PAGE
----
Crucially, the Court held that only the [...]

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BREAKING: Obama White House Describes West Bank as Part of Israel

In describing President Obama’s itinerary during his trip to Israel and Jordan next week, Deputy National Security Advisor Ben Rhodes conceded that the Jewish connection to the West Bank is as strong as it is to Israel, and indeed, spoke of the two interchangeably:

Thursday, the President will begin by going to the Israel Museum. At the Israel Museum, he will view the Dead Sea Scrolls, which are a testament, of course, to the ancient Jewish connection to Israel and, frankly, a marvel that the Israelis have restored within the Israel Museum in a very substantial, impressive way. So the President very much looks forward to the opportunity to see the Dead Sea Scrolls.

The Dead Sea Scrolls were first discovered in the Qumran caves in 1947, when it was part of the League of Nations Mandate for Palestine. Thus the White House seems to recognize that Israel’s history and borders are rooted in the Mandate – what happened in the “West Bank” in 1947 is somehow “connected” to Israel.

Moreover, most the the scrolls were recovered in the the 1950s, after this portion of the Mandate was illegally invaded and occupied by the Jordan. To put it simply, the Dead Sea Scrolls are from the West Bank, otherwise known as “Occupied Palestinian Territory.” The Dead Sea Scrolls, one might say, are written by settlers.

And if it were not for Israel’s victory in 1967, the Dead Sea Scrolls would not be in the Israel Museum.

By describing the Dead Sea Scrolls as evidence of the ancient Jewish connection with “Israel” (and by accepting the validity of their placement in the Israel Museum), the Administration implicitly acknowledges the arbitrariness of distinguishing between Israel’s presence at the Dead Sea and in Tel Aviv.

No doubt this was an [...]

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Europe OK with Occupation – and With Hezbollah

Despite the recent United Nations Human Rights Council’s report, France and many other European countries are against attempts to revive the peace process, end the occupation and remove settlements. They prefer a “long-term stalemate” (which sounds like Boogie Yaalon’s “long term conflict management plan“). Outside pressure to push peace could backfire and benefit hardliners on both sides, according to European journalists interviewed recently by Reuters.

Of course, I am not talking about Israel’s occupation of parts of the League of Nations Mandate for Palestine previously occupied by Jordan, but rather about Turkey’s occupation of a full-fledged EU member state.

In other European contortions, while France bombs terrorists “on the footsteps of Europe” in Mali, thousands of Hezbollah members operate openly in Europe. Their activities are now known to include bus bombing. France and other European powers have long been reluctant to declare Hezbollah a terrorist organization – apparently because they only kill Jews, and most elsewhere, according to an astounding analysis in the New York Times:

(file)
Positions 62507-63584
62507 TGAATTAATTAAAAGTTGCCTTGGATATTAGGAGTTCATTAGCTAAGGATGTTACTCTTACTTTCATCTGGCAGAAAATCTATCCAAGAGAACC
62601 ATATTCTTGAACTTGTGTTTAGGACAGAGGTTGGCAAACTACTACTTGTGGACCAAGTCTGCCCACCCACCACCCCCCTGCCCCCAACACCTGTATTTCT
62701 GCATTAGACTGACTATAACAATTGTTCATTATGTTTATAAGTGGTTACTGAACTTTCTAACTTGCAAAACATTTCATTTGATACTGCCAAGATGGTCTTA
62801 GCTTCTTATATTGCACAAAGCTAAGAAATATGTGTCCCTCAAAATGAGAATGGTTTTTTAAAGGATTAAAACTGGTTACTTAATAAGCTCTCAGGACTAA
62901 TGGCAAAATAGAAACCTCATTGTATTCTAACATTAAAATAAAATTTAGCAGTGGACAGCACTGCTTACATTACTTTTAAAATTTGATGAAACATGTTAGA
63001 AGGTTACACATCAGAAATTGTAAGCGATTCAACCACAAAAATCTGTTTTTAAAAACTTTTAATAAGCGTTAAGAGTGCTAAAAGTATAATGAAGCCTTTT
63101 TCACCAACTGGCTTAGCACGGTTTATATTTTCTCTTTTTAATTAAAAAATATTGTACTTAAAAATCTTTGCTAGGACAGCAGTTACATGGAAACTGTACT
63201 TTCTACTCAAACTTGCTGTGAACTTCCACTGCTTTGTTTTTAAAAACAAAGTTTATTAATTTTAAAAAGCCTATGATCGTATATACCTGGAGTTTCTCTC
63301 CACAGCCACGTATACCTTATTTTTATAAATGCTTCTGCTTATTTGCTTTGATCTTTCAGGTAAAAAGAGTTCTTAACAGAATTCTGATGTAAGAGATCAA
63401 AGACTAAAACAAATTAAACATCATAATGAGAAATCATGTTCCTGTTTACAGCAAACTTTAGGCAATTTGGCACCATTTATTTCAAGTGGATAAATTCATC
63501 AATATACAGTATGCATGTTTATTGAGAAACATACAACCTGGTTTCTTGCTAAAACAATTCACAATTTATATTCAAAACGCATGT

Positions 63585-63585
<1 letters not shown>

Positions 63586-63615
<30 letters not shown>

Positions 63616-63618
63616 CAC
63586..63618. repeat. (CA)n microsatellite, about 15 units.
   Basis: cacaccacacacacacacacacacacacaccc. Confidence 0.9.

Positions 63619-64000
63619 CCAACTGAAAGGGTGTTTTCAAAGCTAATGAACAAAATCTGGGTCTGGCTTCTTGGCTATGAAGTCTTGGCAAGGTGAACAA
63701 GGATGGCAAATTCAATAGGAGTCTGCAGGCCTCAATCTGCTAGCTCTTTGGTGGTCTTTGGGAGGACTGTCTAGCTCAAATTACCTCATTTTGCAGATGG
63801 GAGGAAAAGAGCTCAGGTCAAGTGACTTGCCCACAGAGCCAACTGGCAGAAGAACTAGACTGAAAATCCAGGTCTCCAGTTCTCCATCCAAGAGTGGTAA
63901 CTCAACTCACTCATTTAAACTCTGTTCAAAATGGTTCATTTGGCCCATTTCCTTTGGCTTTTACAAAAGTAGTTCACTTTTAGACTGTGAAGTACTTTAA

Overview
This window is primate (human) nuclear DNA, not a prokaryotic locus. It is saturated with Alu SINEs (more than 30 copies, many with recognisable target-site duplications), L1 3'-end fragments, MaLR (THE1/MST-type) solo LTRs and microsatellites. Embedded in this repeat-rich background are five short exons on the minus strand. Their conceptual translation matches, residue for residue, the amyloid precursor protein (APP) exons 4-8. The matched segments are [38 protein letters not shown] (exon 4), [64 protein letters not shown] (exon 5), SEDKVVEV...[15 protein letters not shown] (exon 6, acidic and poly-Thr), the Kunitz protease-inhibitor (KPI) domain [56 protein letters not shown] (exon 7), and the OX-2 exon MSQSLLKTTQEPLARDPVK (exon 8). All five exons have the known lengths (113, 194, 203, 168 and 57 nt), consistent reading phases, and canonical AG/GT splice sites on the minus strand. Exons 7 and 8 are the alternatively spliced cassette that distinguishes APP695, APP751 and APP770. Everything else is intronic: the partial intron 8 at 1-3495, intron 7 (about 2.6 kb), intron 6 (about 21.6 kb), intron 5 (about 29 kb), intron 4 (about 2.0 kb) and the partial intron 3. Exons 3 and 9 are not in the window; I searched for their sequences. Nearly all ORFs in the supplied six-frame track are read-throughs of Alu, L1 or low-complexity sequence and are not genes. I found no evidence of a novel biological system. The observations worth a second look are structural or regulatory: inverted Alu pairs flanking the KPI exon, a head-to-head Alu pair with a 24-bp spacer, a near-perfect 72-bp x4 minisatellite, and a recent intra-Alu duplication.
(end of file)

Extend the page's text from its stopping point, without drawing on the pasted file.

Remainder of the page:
There’s the overall fear if we’re too noisy about this, Hezbollah might strike again, and it might not be Israeli tourists this time,” said Sylke Tempel, editor in chief of the German foreign affairs magazine Internationale Politik.

Europe has recently been indicating that it will be pressuring Israel to take so-called risks for peace. But Europe is not unbiased, nor is its attitude towards Israel driven principally by Israel’s actions. European actors are driven by political agendas, fear, and a variety of factors. And given their fear of taking on Turkey, or even Hezbollah, they are ill placed to talk about risks for peace. [...]

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Hans Kelsen on Occupation of Non-sovereign territory

The Geneva Convention is generally thought to apply to Israel’s occupation of the West Bank – that portion of the League of Nations Mandate for Palestine previously occupied by the Jordan. This is important because the legal argument against settlements is that they violate Art. 49(6) of the Fourth Geneva Convention, a provision which did not reflect prior international law.

Art. 2 of the Convention provides:

In addition to the provisions which shall be implemented in peace-time, the present Convention shall apply to all cases of declared war or of any other armed conflict which may arise between two or more of the High Contracting Parties, even if the state of war is not recognized by one of them.

The Convention shall also apply to all cases of partial or total occupation of the territory of a High Contracting Party, even if the said occupation meets with no armed resistance.

Because the West Bank was not part of the sovereign “territory of a High Contracting Party” (or of any country) in 1967, and Israel has argued that “occupation” within the meaning of the Convention can only exist in such territory. Of course, most international lawyers disagree, though in the years after 1967, some very prominent ones agreed.

What is more interesting is what people thought the provision meant before 1967, that is, before they knew the identity of the alleged violator. There is very little written on this, and few have looked at pre-1967 sources. However, one quite serious (pro-Israel) blogger has unearthed this intriguing discussion from Hans Kelsen in 1952, which clearly does not assume that the occupation of non-sovereign territory has the same consequences as the occupation of sovereign territory:

The principle that enemy territory occupied by a belligerent in course of war remains the territory of